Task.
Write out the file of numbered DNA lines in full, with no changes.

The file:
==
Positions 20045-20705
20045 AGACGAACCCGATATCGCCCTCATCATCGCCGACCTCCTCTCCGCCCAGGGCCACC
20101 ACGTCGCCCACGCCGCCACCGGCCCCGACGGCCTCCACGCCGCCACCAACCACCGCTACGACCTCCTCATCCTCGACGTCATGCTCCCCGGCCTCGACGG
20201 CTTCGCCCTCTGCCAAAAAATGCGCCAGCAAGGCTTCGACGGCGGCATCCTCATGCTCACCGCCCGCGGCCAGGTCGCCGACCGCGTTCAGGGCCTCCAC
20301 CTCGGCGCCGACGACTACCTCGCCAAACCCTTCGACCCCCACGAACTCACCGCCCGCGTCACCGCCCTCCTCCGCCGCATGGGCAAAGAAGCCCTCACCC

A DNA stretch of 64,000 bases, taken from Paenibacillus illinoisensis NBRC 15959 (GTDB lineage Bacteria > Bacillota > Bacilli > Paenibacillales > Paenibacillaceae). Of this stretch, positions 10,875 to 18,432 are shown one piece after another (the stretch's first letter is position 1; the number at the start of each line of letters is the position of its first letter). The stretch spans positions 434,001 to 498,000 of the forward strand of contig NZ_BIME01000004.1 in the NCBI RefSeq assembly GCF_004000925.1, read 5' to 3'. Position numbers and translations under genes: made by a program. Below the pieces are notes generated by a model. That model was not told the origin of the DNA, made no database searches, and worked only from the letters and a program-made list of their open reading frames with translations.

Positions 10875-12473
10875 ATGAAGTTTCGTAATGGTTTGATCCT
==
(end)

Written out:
Positions 20045-20705
20045 AGACGAACCCGATATCGCCCTCATCATCGCCGACCTCCTCTCCGCCCAGGGCCACC
20101 ACGTCGCCCACGCCGCCACCGGCCCCGACGGCCTCCACGCCGCCACCAACCACCGCTACGACCTCCTCATCCTCGACGTCATGCTCCCCGGCCTCGACGG
20201 CTTCGCCCTCTGCCAAAAAATGCGCCAGCAAGGCTTCGACGGCGGCATCCTCATGCTCACCGCCCGCGGCCAGGTCGCCGACCGCGTTCAGGGCCTCCAC
20301 CTCGGCGCCGACGACTACCTCGCCAAACCCTTCGACCCCCACGAACTCACCGCCCGCGTCACCGCCCTCCTCCGCCGCATGGGCAAAGAAGCCCTCACCC

A DNA stretch of 64,000 bases, taken from Paenibacillus illinoisensis NBRC 15959 (GTDB lineage Bacteria > Bacillota > Bacilli > Paenibacillales > Paenibacillaceae). Of this stretch, positions 10,875 to 18,432 are shown one piece after another (the stretch's first letter is position 1; the number at the start of each line of letters is the position of its first letter). The stretch spans positions 434,001 to 498,000 of the forward strand of contig NZ_BIME01000004.1 in the NCBI RefSeq assembly GCF_004000925.1, read 5' to 3'. Position numbers and translations under genes: made by a program. Below the pieces are notes generated by a model. That model was not told the origin of the DNA, made no database searches, and worked only from the letters and a program-made list of their open reading frames with translations.

Positions 10875-12473
10875 ATGAAGTTTCGTAATGGTTTGATCCT